Gabe Teperow recently shared this incredible story about the birth of his daughter after just starting a job at HubSpot:
When I started at HubSpot a year ago, I was excited to get a few months under my belt to establish myself as a new manager before going on parental leave. I appreciated HubSpot’s generous parental leave policy- a month paid with the option of an additional month of unpaid.
Our daughter was born 9 weeks premature. It was completely unexpected; she was admitted to the NICU where she stayed for the first 5 weeks of her life. Suddenly all of these things that we thought we would have time to do like close on our new house and establish myself in my new job all had to happen quickly and without the luxury of planning or time.
I was only a couple months into my job, and I suddenly needed to rely on my team and my co-workers – people who barely knew me. I was overwhelmed by the support. The thing about working at a company like HubSpot is that policies such as parental leave are more than just protocol – it’s a company culture that truly cares. I was able to split up my leave- one week following the birth and the other three weeks when my daughter came home. My team and my manager stepped up in countless ways and allowed me to be there for my family, for which I am forever grateful.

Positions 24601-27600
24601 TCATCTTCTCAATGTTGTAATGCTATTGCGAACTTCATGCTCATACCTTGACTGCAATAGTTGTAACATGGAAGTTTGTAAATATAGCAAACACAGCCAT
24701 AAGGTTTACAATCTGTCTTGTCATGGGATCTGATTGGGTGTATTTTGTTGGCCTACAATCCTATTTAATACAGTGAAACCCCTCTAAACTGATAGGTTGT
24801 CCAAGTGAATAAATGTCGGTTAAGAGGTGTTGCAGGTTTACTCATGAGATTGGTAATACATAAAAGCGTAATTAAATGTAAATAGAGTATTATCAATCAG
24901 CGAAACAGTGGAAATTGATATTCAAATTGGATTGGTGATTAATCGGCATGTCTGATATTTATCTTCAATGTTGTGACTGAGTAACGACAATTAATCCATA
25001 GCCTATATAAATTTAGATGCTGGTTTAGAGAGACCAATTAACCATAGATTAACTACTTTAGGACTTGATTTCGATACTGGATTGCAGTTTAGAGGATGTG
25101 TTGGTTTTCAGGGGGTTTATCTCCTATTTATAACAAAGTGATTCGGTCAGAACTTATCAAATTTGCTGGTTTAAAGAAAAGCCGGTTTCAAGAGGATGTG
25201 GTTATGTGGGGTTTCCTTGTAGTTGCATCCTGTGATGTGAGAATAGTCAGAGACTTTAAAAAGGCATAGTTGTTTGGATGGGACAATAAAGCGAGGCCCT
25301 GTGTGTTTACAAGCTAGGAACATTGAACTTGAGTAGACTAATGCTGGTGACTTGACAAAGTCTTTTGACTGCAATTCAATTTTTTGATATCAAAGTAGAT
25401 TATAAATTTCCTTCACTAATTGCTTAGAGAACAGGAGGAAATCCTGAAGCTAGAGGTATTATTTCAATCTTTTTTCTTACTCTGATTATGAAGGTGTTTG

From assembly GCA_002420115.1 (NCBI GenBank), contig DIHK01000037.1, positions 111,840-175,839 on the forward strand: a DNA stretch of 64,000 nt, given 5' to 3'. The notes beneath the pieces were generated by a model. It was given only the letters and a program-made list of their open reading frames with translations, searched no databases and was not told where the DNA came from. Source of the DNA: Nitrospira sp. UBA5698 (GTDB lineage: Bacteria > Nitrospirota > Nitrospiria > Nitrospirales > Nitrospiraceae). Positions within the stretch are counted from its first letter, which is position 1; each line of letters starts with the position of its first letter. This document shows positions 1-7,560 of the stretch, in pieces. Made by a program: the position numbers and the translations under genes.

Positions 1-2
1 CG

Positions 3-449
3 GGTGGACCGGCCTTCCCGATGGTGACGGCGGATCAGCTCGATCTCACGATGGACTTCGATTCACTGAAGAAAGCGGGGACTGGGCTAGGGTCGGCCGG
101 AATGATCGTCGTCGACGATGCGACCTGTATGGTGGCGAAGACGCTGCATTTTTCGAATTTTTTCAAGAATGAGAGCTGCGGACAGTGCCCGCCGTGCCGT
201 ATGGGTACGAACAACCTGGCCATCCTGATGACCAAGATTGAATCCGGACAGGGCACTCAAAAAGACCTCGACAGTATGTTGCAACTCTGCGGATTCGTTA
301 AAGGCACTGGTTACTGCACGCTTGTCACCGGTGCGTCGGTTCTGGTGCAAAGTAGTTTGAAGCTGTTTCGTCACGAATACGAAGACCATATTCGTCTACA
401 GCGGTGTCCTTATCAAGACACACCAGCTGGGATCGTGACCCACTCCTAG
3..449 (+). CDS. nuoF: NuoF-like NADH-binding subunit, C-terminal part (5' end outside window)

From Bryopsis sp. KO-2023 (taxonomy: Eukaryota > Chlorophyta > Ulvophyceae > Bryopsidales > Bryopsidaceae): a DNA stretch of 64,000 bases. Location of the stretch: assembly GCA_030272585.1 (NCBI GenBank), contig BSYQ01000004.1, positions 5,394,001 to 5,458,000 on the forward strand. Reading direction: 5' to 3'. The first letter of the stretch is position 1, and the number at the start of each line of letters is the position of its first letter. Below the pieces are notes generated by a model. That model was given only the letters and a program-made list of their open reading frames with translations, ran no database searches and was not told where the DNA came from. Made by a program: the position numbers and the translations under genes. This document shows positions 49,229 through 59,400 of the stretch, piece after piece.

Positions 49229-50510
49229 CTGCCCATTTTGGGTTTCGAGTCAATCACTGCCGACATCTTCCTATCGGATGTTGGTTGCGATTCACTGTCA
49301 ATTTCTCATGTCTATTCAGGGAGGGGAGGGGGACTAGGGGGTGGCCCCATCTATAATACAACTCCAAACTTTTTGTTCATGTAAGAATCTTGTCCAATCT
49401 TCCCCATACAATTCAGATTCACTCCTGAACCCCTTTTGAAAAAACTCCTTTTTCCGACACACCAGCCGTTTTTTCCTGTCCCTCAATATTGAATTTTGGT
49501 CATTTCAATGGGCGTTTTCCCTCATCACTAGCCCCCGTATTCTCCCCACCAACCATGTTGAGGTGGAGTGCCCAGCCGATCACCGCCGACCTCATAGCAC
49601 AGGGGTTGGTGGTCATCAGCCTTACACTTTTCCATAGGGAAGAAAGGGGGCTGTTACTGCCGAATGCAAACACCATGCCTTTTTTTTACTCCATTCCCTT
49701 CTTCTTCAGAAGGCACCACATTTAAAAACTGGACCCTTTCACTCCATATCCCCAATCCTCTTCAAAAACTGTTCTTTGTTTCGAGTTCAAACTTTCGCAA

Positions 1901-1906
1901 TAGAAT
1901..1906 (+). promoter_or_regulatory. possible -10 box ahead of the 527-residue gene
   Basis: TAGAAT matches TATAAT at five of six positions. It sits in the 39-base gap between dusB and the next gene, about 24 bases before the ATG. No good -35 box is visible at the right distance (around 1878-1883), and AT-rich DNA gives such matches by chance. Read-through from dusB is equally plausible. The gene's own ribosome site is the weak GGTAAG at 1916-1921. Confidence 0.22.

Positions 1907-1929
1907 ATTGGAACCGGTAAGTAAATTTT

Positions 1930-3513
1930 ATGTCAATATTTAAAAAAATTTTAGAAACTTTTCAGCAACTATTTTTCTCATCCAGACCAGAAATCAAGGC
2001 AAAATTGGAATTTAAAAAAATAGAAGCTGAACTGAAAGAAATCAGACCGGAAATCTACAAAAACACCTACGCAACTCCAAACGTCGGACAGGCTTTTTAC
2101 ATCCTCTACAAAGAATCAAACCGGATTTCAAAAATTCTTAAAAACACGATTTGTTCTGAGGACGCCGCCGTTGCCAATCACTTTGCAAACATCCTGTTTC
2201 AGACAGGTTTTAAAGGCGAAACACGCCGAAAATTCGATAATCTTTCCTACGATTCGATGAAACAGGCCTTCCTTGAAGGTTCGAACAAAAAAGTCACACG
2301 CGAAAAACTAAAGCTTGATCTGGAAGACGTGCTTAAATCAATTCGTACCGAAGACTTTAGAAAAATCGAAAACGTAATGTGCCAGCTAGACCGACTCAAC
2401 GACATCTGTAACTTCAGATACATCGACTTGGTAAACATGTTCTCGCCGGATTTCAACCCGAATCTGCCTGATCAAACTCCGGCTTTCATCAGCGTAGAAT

How has your company’s culture, and/or the people impacted you personally?
I’m sorry to say that there are probably many of you reading this who likely had very different experiences. I know some organizations are brutal when it comes to parental leave after the birth of a child. However, I do think it’s getting better.
The challenge with policies around childbirth is that it’s often as much about cultural pressure as it is legal pressure. Legally you might be allowed to take the leave, but culturally you often feel a lot of pressure to “not let the team down” or some other type of cultural pressure from the company, your boss, your peers, or all three.
No doubt things like family leave can be a challenge for a company. Especially a small company. However, doing the right thing that helps someone better take care of their family creates an incredible relationship with that person that’s far more valuable than the time they’re away from the office taking care of their family. Plus, the reality is that if their family needs them, they’re likely not going to be as focused at work anyway.
What’s been your experience with family leave? What are the good and bad experiences you’ve had with your employers?